The lawyers and accountants we work with often ask us this question but where are the best places for lawyers and accountants to network?
Well, the best places for lawyers and accountants to network are the places other lawyers and accountants don’t go to network!
When it comes to traditional networking (whether that’s in person or online), professional advisers tend to make one of three mistakes:
1. They follow the crowd
This means that instead of meeting clients or targets, you are more likely to meet your competitors.
Yes, I know that you can get referrals from other lawyers/accountants but with limited time to invest in business development, surely you’d prefer a more direct route to new clients?
2. They go where they’ve always gone before
Inertia is not a good business development strategy. What might have been a good source of business leads in 1991 is not necessarily the right choice in 2021.
3. They’re too reactive
Finding the right event/group requires a bit more care. Start by asking yourself who exactly you want to connect with. Having a clear picture of who this is will help you identify much more effective networking options.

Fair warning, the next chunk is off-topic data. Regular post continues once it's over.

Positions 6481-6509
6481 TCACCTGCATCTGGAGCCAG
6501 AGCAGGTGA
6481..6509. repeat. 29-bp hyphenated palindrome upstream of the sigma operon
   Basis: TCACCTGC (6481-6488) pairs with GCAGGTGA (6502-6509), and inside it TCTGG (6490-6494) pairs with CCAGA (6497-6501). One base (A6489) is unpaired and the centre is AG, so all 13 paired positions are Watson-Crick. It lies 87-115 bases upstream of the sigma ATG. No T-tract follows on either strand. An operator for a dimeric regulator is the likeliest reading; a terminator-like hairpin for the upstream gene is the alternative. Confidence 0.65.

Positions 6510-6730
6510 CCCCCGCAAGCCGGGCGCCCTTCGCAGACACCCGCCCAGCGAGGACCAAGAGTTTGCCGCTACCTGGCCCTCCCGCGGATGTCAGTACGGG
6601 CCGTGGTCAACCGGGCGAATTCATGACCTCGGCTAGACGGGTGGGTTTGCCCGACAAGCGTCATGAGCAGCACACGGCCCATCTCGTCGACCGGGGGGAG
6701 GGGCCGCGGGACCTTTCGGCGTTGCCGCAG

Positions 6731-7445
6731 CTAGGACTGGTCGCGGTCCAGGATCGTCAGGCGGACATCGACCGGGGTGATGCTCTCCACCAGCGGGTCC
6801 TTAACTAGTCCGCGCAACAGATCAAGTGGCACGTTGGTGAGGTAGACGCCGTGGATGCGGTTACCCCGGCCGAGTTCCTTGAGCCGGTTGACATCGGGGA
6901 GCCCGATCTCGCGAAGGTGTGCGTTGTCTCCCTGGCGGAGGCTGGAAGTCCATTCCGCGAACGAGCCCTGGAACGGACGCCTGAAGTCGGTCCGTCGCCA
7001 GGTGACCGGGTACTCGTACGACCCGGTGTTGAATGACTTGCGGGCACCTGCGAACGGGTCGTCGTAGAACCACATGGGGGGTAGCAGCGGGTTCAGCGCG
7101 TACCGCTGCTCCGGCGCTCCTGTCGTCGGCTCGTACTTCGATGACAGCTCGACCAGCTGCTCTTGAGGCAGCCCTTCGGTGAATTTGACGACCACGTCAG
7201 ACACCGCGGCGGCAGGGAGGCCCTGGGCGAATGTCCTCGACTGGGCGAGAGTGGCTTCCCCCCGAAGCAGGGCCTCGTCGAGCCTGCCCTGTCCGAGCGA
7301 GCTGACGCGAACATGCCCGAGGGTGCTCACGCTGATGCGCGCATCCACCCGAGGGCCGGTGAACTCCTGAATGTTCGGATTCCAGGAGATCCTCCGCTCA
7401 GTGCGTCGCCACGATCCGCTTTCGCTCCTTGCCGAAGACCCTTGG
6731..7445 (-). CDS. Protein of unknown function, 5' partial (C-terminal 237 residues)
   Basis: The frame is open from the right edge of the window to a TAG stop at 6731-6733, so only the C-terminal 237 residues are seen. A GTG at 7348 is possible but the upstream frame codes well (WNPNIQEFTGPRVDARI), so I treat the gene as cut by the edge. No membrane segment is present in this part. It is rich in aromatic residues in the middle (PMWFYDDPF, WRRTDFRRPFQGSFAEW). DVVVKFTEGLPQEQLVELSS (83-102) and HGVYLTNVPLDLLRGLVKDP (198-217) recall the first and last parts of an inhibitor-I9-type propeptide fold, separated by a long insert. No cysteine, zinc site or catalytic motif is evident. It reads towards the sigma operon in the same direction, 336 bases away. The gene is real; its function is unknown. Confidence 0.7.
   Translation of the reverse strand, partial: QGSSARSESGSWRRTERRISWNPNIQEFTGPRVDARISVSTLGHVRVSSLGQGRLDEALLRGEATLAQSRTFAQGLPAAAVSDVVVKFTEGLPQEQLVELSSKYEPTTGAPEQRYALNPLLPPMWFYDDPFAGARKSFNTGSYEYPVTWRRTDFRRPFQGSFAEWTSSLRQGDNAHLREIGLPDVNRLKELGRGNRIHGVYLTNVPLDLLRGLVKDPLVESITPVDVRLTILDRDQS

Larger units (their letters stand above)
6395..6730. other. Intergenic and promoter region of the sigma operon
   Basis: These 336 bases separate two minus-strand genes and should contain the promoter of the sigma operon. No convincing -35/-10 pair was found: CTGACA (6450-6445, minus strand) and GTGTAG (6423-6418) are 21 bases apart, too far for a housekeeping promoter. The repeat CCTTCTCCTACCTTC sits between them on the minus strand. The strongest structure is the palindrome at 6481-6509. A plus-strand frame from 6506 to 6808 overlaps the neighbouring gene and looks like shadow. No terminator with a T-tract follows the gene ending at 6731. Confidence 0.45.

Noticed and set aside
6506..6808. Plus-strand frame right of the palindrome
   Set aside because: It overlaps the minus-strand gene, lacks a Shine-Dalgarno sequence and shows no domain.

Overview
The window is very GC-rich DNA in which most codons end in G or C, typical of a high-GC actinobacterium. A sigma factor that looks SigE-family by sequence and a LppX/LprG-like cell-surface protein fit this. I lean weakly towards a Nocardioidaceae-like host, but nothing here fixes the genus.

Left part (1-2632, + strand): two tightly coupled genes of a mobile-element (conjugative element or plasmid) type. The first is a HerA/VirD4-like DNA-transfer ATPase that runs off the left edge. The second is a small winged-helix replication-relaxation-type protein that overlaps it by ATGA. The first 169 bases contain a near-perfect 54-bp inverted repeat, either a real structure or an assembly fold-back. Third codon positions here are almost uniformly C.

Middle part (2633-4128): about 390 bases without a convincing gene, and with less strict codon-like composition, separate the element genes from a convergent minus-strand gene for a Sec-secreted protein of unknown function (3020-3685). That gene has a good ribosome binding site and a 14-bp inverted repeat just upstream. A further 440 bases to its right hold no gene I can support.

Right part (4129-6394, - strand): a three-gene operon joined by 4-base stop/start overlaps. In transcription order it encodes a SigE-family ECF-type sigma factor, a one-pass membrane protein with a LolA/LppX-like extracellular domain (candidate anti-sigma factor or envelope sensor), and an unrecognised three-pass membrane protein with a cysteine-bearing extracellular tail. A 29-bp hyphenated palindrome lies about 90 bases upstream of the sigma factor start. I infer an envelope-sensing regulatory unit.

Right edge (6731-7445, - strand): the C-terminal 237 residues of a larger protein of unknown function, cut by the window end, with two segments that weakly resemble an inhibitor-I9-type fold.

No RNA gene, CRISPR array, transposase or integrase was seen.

So, if you don’t go where other lawyers and accountants go, do what you’ve always done or just react, where should you go?
We’d suggest you follow these three tips:
1. Search ‘under the radar’
This is easy to do thanks to websites like eventbrite or simply by Googling ‘networking events = [your areas of interest]’. And your areas of interest need to be linked to the sectors/geographic areas you have clients in rather than to your practice area.
2. Ask a friend
Ask your clients and referrers where they go and which of those events they’d recommend. They will be able to point you in the right direction.
3. Set up your own events
Now that virtual events are so popular, they offer you an easy and cost-effective way to network. Make a short list of the contacts and clients you have that share common personal and professional interests and set something up online.
And the personal angle is often the most productive. Over the last year we have seen very successful business networking groups pop up around shared interests as disparate as West Ham United and an Enid Blyton.